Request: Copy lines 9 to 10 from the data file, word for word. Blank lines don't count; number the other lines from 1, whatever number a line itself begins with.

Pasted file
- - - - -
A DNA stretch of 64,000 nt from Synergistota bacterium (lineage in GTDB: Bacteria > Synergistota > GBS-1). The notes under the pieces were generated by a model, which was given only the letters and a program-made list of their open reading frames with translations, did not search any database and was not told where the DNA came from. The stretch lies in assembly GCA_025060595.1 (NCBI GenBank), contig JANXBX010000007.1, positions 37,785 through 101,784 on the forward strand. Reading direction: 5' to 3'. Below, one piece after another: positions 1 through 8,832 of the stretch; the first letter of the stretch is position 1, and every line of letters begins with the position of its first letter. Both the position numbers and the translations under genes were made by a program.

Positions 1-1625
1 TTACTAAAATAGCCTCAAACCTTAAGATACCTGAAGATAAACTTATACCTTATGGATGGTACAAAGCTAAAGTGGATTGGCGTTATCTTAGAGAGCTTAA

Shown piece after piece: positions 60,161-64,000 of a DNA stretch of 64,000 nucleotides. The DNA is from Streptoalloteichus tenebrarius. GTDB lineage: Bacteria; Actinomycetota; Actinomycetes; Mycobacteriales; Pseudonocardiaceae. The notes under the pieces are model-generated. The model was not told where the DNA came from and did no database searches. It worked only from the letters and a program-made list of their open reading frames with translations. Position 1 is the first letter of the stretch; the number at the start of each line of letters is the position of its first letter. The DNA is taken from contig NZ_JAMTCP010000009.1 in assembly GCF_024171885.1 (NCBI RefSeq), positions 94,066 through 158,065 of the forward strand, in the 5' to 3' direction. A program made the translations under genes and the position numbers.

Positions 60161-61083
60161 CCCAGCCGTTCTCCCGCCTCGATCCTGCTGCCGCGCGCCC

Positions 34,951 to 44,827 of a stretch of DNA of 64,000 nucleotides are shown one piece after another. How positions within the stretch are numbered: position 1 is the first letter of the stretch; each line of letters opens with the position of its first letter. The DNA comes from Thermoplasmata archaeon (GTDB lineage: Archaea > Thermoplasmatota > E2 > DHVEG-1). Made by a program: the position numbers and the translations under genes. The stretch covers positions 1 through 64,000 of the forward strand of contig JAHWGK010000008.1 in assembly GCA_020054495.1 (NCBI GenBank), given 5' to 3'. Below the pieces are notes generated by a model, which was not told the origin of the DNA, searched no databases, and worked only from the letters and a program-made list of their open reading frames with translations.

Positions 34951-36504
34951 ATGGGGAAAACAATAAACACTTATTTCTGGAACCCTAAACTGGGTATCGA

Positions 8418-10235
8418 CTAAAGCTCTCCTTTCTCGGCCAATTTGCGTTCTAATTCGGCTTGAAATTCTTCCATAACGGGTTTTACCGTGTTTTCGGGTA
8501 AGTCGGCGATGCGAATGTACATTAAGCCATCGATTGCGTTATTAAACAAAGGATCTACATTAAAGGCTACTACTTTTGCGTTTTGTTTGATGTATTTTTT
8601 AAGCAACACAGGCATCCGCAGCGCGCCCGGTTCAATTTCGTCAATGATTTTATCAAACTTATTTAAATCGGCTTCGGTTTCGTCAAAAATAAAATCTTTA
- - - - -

34951 ATGGGGAAAACAATAAACACTTATTTCTGGAACCCTAAACTGGGTATCGA

Positions 8418-10235